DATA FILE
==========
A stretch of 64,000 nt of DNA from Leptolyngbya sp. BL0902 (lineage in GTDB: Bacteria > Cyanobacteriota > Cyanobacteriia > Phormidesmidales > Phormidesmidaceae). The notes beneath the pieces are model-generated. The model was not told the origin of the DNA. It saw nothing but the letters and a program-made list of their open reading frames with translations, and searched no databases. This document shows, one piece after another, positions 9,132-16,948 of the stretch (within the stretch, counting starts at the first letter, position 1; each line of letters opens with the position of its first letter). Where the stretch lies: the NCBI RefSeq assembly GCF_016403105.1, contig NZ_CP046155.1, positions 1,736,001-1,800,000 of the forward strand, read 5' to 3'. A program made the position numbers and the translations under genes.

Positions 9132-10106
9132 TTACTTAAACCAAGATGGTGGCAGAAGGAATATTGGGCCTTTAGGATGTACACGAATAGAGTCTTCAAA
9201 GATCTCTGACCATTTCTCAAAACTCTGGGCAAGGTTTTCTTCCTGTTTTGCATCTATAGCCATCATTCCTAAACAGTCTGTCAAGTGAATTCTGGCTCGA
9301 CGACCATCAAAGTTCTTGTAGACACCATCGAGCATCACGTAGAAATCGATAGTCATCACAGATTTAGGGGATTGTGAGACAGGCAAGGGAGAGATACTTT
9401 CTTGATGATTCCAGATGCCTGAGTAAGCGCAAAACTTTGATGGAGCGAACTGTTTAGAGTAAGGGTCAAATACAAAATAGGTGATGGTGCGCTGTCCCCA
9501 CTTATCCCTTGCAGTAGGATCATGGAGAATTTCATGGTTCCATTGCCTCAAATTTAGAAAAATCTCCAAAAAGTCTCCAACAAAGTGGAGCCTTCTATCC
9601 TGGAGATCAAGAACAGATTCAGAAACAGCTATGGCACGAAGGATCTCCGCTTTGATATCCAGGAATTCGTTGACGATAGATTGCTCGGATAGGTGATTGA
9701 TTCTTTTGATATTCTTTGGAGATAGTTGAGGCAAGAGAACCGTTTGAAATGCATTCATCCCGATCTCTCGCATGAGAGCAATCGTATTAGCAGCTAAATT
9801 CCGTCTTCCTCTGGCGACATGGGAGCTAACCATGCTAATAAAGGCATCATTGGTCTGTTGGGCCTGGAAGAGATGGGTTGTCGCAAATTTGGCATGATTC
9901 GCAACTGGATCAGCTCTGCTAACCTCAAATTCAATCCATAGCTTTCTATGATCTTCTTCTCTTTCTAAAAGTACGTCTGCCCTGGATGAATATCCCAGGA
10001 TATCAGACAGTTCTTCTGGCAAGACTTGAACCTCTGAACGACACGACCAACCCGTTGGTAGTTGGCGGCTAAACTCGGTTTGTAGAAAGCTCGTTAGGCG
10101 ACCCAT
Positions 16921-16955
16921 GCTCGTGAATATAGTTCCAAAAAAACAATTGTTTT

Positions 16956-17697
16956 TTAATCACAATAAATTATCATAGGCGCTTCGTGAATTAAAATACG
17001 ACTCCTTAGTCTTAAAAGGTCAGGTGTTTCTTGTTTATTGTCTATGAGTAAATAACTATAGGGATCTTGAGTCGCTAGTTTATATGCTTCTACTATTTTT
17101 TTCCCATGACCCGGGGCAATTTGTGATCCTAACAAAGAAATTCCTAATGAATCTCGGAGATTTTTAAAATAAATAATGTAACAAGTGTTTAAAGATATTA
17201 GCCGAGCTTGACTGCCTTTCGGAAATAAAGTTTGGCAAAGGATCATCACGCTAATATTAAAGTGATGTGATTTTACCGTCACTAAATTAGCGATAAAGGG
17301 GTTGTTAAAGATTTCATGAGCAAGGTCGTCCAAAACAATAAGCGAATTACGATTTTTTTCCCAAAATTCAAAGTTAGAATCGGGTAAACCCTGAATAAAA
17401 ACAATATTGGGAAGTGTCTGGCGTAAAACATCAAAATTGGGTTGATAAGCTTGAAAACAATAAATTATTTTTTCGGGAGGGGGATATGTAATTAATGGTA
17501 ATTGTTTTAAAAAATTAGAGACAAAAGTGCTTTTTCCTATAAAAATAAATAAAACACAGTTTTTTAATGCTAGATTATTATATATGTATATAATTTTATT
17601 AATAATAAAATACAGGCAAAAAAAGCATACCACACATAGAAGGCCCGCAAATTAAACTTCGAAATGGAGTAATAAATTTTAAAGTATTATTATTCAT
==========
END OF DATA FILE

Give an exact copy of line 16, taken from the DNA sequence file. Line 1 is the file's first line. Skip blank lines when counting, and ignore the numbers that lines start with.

Positions 16956-17697